Irina Makarchenko cried as she recounted her last days in her homeland of Ukraine where she taught children to play piano at Music School No. 7 as artillery shells and gunfire echoed, shaking walls and windows.
The violence in her home, Zaporzhie on the Dnieper River in southeastern Ukraine, was too close for comfort.
“I wasn’t going to leave,” she told City Paper last week through translator and Mount Pleasant psychologist Viktoriya Magid.
“I didn’t believe until the last minute that Russia would attack Ukraine — we used to be brotherly nations,” Makarchenko said from her new temporary home in Goose Creek. “Everyone was in shock when the invasion came … but we are realizing now that things must have changed in Russia over time. If they can kill children, rape women and execute civilian men in cold blood — that is not a brotherly nation.”
But an attack on a nearby nuclear power plant was the final straw.
“Many of us realized then that these people have completely lost their minds if they’re doing this, which could have resulted in a nuclear explosion and be the end to all of us, but also to them,” Makarchenko said. By then, it was early March.
But she wouldn’t go alone. She left with a friend whose daughter lived in Prague. She decided her final destination would be South Carolina, where her daughter, Zoya, had been living since 2016 with an open visitor’s visa. But the journey wasn’t easy. The local airport had already been bombed by then.
The Zaporzhie train station was crowded, making it difficult to get to the larger city of Lviv.
“It was like in those movies from World War II,” Irina said. “I had one handbag with me, with papers, money and one change of clothes. Once the train pulled up, a wave of people carried me inside, screaming women and children, people pushing each other. It was awful. There were 12 of us in a train suite designed for four. People were laying and sitting in the hallways, doorsteps, everywhere … but nobody complained.”
They finally reached a bus station that took Irina and her friend to Prague, where she hopped on a flight to Atlanta before heading to Goose Creek on March 9. The journey took five days, Irina said. Zoya’s experience in the U.S., beginning with an exchange program in school in 2004 that sent her to Colorado and Maine, has been incredibly positive, she said, but she worries her mother’s time won’t be the same.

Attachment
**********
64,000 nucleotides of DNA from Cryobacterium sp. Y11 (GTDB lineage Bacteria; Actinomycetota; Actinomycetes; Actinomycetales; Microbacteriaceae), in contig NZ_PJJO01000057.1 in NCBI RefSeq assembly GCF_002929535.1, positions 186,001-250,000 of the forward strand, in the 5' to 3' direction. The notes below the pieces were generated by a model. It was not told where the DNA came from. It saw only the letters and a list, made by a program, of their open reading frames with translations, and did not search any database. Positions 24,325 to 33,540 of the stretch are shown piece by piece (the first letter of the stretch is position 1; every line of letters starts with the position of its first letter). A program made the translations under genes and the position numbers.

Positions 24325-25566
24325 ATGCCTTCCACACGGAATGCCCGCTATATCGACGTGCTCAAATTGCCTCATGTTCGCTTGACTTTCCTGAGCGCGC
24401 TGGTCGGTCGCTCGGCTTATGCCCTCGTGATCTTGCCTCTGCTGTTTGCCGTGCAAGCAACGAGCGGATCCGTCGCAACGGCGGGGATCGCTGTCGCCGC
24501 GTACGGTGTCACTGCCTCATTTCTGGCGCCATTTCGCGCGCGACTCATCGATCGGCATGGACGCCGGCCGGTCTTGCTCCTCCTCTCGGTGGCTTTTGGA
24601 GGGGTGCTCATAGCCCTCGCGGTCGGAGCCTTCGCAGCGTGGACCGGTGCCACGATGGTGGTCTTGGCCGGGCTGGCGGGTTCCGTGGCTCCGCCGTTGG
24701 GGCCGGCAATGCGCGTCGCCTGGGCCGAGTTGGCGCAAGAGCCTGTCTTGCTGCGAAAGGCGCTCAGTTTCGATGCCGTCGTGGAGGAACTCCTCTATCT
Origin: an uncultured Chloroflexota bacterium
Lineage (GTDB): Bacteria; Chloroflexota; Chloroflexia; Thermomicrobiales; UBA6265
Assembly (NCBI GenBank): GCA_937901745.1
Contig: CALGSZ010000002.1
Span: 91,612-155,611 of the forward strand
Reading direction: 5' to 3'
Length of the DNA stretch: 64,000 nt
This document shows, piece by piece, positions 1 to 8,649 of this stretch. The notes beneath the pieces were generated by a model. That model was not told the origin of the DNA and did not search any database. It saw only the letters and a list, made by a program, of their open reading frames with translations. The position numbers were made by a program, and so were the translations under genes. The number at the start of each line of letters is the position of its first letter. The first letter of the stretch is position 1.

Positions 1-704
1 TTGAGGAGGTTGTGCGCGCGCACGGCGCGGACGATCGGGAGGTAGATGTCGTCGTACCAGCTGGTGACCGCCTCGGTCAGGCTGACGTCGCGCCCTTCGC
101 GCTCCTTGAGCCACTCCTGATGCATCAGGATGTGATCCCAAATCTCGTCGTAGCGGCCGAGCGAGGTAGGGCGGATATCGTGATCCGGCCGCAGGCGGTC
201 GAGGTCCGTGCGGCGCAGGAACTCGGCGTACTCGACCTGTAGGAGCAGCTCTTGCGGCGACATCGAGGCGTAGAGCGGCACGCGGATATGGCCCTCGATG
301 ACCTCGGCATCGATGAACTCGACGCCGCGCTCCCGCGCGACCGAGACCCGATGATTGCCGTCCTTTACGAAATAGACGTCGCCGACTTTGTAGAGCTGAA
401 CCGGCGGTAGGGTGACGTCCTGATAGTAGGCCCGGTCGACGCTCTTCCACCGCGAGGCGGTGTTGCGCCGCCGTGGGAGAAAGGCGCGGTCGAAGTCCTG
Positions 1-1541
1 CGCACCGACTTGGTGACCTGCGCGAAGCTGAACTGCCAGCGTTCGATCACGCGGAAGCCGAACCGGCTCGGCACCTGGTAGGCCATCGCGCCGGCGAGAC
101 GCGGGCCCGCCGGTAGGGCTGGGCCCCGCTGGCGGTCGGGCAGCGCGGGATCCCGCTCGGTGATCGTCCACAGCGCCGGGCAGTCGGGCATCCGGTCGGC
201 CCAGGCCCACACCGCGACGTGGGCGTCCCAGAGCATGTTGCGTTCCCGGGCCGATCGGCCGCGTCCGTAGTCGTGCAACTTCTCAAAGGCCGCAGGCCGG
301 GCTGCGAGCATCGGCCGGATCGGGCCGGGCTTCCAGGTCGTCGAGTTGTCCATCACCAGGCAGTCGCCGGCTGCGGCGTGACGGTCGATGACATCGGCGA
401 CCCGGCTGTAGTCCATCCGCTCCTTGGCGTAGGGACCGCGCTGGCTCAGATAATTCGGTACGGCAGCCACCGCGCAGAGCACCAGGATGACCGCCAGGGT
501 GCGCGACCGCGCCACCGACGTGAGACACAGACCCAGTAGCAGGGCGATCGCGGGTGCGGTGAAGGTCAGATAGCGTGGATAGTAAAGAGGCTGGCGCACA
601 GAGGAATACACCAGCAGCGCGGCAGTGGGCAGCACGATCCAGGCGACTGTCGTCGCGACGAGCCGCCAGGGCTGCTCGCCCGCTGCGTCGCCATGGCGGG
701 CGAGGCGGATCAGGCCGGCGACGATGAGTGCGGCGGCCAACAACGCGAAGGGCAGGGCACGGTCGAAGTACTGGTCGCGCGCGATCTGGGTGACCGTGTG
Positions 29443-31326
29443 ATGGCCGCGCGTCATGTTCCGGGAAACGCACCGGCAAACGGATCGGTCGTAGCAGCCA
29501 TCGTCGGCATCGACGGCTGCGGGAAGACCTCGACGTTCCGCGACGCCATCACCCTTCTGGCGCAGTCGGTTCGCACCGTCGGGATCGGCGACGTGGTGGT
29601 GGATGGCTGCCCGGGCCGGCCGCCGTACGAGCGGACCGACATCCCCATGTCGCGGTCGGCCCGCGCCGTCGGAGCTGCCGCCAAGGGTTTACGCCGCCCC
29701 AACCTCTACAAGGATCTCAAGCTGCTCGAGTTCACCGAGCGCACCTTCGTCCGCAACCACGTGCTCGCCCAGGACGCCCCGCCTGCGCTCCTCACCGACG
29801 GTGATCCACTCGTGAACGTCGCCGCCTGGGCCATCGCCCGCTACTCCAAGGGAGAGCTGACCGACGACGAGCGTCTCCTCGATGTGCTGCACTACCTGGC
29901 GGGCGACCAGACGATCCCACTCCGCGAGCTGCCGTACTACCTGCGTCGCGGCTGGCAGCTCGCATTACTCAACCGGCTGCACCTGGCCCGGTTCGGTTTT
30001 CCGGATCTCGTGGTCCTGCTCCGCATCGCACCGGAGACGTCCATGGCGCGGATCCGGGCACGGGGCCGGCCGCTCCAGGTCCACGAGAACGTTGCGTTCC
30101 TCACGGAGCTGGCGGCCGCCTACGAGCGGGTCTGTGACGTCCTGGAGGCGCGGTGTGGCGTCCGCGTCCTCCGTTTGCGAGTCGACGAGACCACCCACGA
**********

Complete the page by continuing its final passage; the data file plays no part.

“When I came here the first time, it felt like I belonged here,” she said. “I could travel the whole country and probably live anywhere. We have great people in Ukraine, don’t get me wrong … but the daily life here is much more comfortable and easier. When you work hard and apply yourself, things happen.
“But the rest of our family is in Ukraine. Her life is in Ukraine. She has a social life, and being here is horrible for her. I don’t know anyone else who speaks Ukrainian or Russian, and I work full time.”
Long-term plans are difficult to make. Green cards take a lot of time and money — as Zoya knows personally; Irina is not technically a refugee, due to the visitor’s visa. With asylum status, you cannot leave the country for 18 months, much longer than Irina is hoping to stay.
“Nothing is available right now,” Zoya said. “So I’m just waiting to see what happens in Ukraine, because [Irina] wants to go home. There are so many buildings that are destroyed. We just don’t know what’s going to happen.”
Of course, Irina is grateful to be here now, she said.
“I have to talk about the hospitality and the warmth of the American people,” she said. “Their generosity and kindness are well-known around the world, but it has been an understatement. I have never encountered a nation like this.”
“My main concern now is just the well-being of my fellow countrymen and women,” she added. “Thanks to my wonderful daughter Zoya and her family, I have everything I need.”
Her home, Zaporzhie, is home to Khortytsia Island, a sacred place in Ukraine. It’s the home of Cossacks — “the free people and the founders of Ukraine,” Makarchenko said. “Their spirit is in us, and is in all Ukrainians.”
For now in America, though, she’s still teaching music to kids in Ukraine through the internet, thanks to a local man who bought her a piano.
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